Our March 2010 issue, Correspondences in the Air: International Poetry, features a diverse selection of poets, and contains work that complement the recent Ecco Anthology of International Poetry, edited by WWB editors Ilya Kaminsky and Susan Harris. The title comes from Kaminsky's introduction to the anthology, which refers to Anna Akhmatova's term for “moments when authors of different geographical and historical circumstances, languages, and traditions, seem to address each other in their works” (Kaminsky).
One of the most arresting poems this month comes from Jazra Khaleed, among the group of Greek poets translated by Peter Constantine. “Black Lips” follows a poet who refuses to conform, who terrorizes with words—”I dip my hands in poets’ blood / I write everything in 9 mm caliber”—who plays at martyrdom but refuses eulogy, and whose prowess cannot be contained:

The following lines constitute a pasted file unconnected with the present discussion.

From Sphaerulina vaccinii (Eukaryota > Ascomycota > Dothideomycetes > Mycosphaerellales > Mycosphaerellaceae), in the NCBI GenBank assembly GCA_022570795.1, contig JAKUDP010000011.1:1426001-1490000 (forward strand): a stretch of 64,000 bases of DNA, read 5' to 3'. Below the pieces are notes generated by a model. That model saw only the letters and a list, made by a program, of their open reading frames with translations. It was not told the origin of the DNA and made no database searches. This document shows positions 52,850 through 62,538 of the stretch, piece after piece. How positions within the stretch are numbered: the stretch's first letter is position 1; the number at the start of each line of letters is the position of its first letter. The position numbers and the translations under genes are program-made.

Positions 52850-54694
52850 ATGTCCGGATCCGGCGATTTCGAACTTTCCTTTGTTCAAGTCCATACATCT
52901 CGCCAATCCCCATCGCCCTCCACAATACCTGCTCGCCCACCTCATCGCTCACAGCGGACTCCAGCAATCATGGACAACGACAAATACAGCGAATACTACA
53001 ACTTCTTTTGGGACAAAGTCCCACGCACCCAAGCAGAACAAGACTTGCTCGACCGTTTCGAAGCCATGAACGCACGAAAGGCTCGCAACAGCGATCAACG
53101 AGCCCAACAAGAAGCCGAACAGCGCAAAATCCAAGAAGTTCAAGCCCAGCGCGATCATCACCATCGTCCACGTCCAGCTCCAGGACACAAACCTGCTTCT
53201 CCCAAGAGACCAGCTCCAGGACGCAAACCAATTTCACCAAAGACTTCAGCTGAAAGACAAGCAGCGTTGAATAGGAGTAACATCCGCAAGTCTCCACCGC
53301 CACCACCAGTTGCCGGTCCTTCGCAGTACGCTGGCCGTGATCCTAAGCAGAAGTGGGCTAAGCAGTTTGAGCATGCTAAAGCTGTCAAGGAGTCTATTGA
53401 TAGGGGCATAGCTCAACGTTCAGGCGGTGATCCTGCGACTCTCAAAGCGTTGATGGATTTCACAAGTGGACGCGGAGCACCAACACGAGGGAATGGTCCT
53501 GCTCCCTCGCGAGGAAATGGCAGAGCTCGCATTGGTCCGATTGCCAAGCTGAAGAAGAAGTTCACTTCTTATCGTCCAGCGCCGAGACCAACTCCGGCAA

You man in the street!
You portion out love in inches
Purchase love with credit cards
Trumpet your prowess
At your screen you download erections
None of you can touch my body
I paint my lips black every night
According to Constantine, in an interview he conducted with Khaleed for World Literature Today (subscription needed), “his poetry is an indictment of everything that is unfair and unjust in today's Greece.” Khaleed is also a boxer, and hails from the inner city of Athens. Constantine goes on to cite Khaleed's poem, “Self-portrait”: “I write in the name of all vagrants, barefoot indigents / Those who are last.”
Read the rest of “Black Lips”: http://wordswithoutborders.org/article/black-lips/#ixzz0iSAotfal
Also see the other poems translated for this issue by Peter Constantine: “Half Sleep Half Death” and “Night Does Not Fall,” by Nikos Violaris; and “Hermes in Retrogression,” by Yiannis Moundelas.